drive-thrus Chick-fil-A1

Two customers order simultaneously Wednesday, Feb. 5, 2020, at the double drive-thru at Chick-fil-A in Champaign.

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CHAMPAIGN — Drive-thrus have been around since the 1940s, but in recent years, restaurants have added new technology to keep track of orders and multiple lanes to handle larger crowds.

McDonald’s locations across the country have been adding large digital menu boards in recent years, and the two-lane drive-thrus are now a more common sight.

Two-lane drive-thrus are “very much a strategy almost exclusive to McDonald’s and Chik-fil-A because they’re the two busiest drive-thrus by far. They’re the only ones that need something like that,” said Sam Oches, the editorial director of QSR (quick service restaurant) magazine, which conducts an annual drive-thru study.

According to its study, when McDonald’s was studied, at least three cars were already in line 42 percent of the time. For Chick-fil-A, there were three or more cars 77 percent of the time.

“Chick-fil-A is a different animal in just how insanely popular it is, at all times of the day,” said Oches, who is based in North Carolina. “Down here, it’s like a religion.”

While QSR’s study didn’t look specifically at the effectiveness of two-lane drive-thrus, Oches is guessing they must be effective.

“Based on how much they rely on those, there’s no doubt it does help,” he said. “A big part of the problem with busy drive-thrus is that you can only fit so many cars on the lot.”

While having two lanes might not necessarily speed up service, it allows the restaurants to handle all the cars that come during busy times, Oches said.

“It’s not necessarily about speeding up, but managing the sheer number of cars during the rush,” he said.

At Chick-fil-A, Champaign store director Jahaun Shirazi said the two-lane drive-thru there appears to be working well since the store opened in October.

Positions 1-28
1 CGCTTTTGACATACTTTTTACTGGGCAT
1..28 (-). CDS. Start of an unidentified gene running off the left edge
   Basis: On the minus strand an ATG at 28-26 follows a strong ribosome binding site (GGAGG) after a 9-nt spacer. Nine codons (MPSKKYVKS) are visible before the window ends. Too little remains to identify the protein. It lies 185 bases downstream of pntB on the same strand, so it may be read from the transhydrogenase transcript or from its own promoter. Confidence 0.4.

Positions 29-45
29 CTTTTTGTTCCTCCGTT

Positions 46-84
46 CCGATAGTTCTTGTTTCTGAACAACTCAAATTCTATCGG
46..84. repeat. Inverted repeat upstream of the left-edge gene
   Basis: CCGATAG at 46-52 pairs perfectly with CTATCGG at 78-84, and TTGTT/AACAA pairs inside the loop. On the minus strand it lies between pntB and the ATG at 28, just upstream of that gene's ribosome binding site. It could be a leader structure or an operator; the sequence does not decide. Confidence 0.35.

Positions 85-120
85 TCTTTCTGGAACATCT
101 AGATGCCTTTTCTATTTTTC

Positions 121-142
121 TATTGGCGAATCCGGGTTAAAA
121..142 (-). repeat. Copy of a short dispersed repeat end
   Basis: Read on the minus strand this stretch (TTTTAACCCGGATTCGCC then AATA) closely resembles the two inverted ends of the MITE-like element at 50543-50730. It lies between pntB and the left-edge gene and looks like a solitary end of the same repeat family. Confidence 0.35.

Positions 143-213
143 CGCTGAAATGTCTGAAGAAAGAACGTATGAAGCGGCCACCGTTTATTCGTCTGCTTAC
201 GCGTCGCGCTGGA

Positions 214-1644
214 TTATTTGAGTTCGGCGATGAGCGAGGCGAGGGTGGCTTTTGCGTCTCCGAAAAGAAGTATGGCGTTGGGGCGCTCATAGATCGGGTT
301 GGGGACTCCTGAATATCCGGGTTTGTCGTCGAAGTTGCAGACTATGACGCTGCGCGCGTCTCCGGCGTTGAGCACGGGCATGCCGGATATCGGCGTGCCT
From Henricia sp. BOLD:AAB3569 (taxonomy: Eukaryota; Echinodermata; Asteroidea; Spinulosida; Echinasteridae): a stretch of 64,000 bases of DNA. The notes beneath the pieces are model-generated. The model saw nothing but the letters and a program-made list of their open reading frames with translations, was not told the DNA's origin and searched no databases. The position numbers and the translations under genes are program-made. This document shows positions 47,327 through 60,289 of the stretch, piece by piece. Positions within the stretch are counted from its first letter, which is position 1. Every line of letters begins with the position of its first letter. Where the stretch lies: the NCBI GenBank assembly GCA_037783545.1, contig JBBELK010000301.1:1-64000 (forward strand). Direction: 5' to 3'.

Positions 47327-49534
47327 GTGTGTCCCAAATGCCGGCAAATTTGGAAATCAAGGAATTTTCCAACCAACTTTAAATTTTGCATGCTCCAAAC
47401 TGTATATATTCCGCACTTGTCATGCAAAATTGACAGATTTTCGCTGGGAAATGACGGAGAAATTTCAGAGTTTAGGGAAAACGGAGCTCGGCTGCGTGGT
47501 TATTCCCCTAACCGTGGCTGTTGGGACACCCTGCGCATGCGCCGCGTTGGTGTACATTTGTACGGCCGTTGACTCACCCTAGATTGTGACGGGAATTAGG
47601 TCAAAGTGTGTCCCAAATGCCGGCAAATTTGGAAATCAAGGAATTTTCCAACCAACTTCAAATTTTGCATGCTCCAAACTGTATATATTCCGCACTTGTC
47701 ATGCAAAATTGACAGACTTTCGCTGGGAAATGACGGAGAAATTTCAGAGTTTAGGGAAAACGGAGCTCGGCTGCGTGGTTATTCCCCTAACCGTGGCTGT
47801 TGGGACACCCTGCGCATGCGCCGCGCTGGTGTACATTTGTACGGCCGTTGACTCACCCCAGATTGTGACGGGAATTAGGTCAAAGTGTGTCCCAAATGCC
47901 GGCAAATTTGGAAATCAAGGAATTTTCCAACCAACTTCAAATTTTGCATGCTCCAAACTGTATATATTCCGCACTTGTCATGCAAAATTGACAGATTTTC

Shirazi said some Chick-fil-A locations have single-lane drive-thrus, while others have double-wides, depending on the size of the restaurant.

As for keeping track of cars and their orders, Chick-fil-A uses cameras to take a picture of the car, Shirazi said, as well as taking the customer’s name.

At McDonald’s, franchisee Deanna Witzel said they also use cameras.

“It takes a picture of the front of the car, so that when the car pulls up to the window, they can verify that,” Witzel said.

Her workers are also trained to verify the order at the window, and the new digital menu boards prominently display what’s been ordered.

“Not that mistakes don’t happen, because we’re humans, but that new technology does help mitigate that,” Witzel said.

She said more of her locations are using two-lane drive-thrus, including her seventh and newest location set to open later this year in Covington, Ind.

“It allows us to take two orders at the same time,” Witzel said. “We’ve just found it helps us to be able to deal with busier times a lot better.”

Going forward, Oches said he expects more drive-thrus to take advantage of artificial intelligence, perhaps one day replacing human order takers.

“That will be fairly common within the next five years,” Oches predicted.

He expects AI would improve order accuracy, reduce costs and speed up the process.

McDonald’s bought an AI company last year to adjust what it shows on the digital menu boards based on the time of day, weather and restaurant traffic conditions, among other factors.

“What they’re hoping that can do is better predict what the customer is going to order,” Oches said. “One of the bigger pain points is customers just sitting there looking at the menu.”

And perhaps more immediately, restaurants are grappling with how to handle orders placed online or on mobile apps.

“I don’t think restaurants have figured out the specifics of how to make that work,” Oches said. “That’s a huge opportunity moving forward.”

Chick-fil-A lets customers pick up their order through the drive-thru, but the customer has to sit in the same line as everyone else.

Oches said Dunkin’ has mobile-order pickup lanes at some locations, as well as Chipotle.

The “Chipotlanes” aren’t for ordering, but are instead only for picking up mobile orders, Oches said.

But regardless of all this technology, he said there may be limits to the possible improvements.

QSR has been studying drive-thrus for more than 20 years, and while accuracy has improved, Oches said the high-water mark for speed was reached by Wendy’s back in 2003.

“At a certain point, you can only do so much,” he said.

Quick thinking

A look at how 10 national fast-food chains fared in QSR magazine’s annual review of drive-thrus.

Chain Observations with 3 or more cars Avg. minutes in line Order accuracy
Chick-fil-A 77% 1.3 94%
McDonald's 42% 0.7 85%
Burger King 18% 0.3 90%
Wendy's 18% 0.3 87%
Taco Bell 18% 0.3 84%
Arby's 17% 0.3 86%
Dunkin' 11% 0.2 84%
KFC 10% 0.2 66%
Hardee's 8% 0.1 81%